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Norris assessing whether hand warmers are needed for new Las Vegas F1 race

Lando Norris says his initial preparations for Formula 1’s new Las Vegas race have included assessing whether drivers will require hand warmers to perform best in the expected cold conditions.

Lando Norris, McLaren

Lando Norris, McLaren

Motorsport Images

As the Vegas race will take place on 18 November and with a start time of 10pm after qualifying gets under way at midnight, temperatures have been predicted to possibly drop as low as four degrees Celsius.

This has caused a different challenge for the preparations of teams used to racing in a championship that typically and famously races in hot climates.

There has already been plenty of speculation into how the low temperatures will impact car performance in Vegas – particularly tyre warm-up and how the cold could also be a factor into how the tyres interact with a new track surface, which is expected to contain significant slippery surface oils.

When asked by Autosport what preparations he has completed so far ahead of the Vegas race, Norris quipped he was “learning how to play poker, things like that” as well as outlining his thoughts on the possible problem for drivers quickly losing sensation in their hands while driving at rapid speeds in close to freezing conditions.

“There's a lot more you do than normal,” the McLaren driver explained.

“I've already done my simulator work for Vegas. The temperature is one to prepare for, both in terms of a driver's hands [and usual car set-up and driving preparation].

“You know, you need your hands to work well when you're driving, so being on top of all of that is something we're already looking into.

“Just simple things sometimes, with hand warmers and gloves and whatever.”

Work in progress at the Las Vegas F1 course

Photo by: Jim Utter

Work in progress at the Las Vegas F1 course

Also speaking in the Austin paddock ahead of the United States Grand Prix this weekend, Haas racer Nico Hulkenberg recalled how low temperatures at previous F1 winter tests have also caused this issue for drivers.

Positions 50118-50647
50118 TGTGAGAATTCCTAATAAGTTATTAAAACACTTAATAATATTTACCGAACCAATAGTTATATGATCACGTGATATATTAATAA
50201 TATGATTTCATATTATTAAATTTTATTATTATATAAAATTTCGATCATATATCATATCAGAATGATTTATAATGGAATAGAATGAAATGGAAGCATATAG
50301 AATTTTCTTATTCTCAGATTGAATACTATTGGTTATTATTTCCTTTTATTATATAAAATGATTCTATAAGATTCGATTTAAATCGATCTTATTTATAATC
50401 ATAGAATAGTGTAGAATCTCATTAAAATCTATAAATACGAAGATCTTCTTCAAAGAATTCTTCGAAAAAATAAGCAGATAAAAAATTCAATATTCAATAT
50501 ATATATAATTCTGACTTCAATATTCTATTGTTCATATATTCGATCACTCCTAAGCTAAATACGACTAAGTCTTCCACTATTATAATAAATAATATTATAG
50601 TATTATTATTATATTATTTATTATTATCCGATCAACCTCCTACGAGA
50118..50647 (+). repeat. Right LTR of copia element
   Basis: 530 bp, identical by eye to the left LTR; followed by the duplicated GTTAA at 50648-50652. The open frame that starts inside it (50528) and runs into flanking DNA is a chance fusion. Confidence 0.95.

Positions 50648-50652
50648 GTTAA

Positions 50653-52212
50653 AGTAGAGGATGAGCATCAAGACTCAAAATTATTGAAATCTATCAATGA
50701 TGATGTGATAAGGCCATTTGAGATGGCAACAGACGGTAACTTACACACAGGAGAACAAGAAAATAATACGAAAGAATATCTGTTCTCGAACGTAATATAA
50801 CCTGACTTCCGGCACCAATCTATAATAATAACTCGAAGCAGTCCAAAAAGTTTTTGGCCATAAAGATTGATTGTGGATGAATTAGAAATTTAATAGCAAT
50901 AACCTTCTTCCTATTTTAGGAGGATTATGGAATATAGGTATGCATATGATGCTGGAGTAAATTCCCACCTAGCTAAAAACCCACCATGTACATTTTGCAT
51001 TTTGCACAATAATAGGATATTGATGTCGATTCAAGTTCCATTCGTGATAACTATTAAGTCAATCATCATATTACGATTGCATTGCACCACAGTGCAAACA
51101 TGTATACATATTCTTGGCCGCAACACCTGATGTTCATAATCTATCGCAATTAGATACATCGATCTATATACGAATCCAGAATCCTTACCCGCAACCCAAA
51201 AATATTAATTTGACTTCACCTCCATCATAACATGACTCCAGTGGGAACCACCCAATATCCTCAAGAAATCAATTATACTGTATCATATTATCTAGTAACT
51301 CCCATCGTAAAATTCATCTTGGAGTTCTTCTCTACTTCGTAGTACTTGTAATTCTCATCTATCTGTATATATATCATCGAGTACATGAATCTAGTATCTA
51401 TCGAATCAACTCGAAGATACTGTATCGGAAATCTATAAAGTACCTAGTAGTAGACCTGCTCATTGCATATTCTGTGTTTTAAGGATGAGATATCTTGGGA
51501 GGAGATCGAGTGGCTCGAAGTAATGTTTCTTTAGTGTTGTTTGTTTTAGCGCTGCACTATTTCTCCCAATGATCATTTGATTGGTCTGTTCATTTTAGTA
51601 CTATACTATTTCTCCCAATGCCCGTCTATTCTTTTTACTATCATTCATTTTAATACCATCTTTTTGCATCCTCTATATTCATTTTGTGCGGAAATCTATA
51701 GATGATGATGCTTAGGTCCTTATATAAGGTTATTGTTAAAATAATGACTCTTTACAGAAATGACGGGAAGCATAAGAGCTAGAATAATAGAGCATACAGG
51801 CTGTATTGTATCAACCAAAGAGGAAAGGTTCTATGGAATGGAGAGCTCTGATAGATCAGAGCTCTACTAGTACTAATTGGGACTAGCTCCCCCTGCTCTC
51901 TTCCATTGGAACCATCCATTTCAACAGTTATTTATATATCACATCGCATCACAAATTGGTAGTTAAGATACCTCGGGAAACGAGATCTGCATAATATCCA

“After like a few laps your hands, your fingers, get so cold it’s kind of stuck in that position and you kind of lose feeling,” said Hulkenberg.

“I haven’t thought about [how to address that for Vegas].”

Hulkenberg also said his experience of testing at the Barcelona circuit in the European winter could be “bitter – I remember fingers freezing”, which meant drivers “couldn’t open the fingers” after a short time behind the wheel.

On the problem of tyre warm-up in low temperatures, Hulkenberg said it meant Vegas was therefore likely to be “challenging in a different way” for the drivers used to keeping the fragile Pirelli tyres in narrow premium operating temperatures and not getting too hot and therefore creating added car sliding.

He added: “I guess you have to, instead of keeping the tyre cold, do something to switch it on. Usually I’m pretty good at that.”

Ferrari driver Carlos Sainz reckons based on his 50-60 laps of simulator running using the track that the new, fast and straight-heavy layout could actually add to the tyre temperature issue.

“[There are] very long straights,” said Sainz. “So, a tyre will cool down on those straights.

“Then getting into a corner on a very low downforce setting, like we’re expecting in Vegas, on a cold tyre, on a new surface, I think there could be many variables for tyres and temperatures in general to be a big talking point that weekend.

“And graining, if it's very cold, like we've seen in winter testing. Not in Bahrain [where F1 now typically holds its pre-season running], but in other venues.

“So yeah, I think those are the things we will be keeping an eye on, but until we get there – you can be as prepared as you want – but until you see what happens on the car, you cannot react.”

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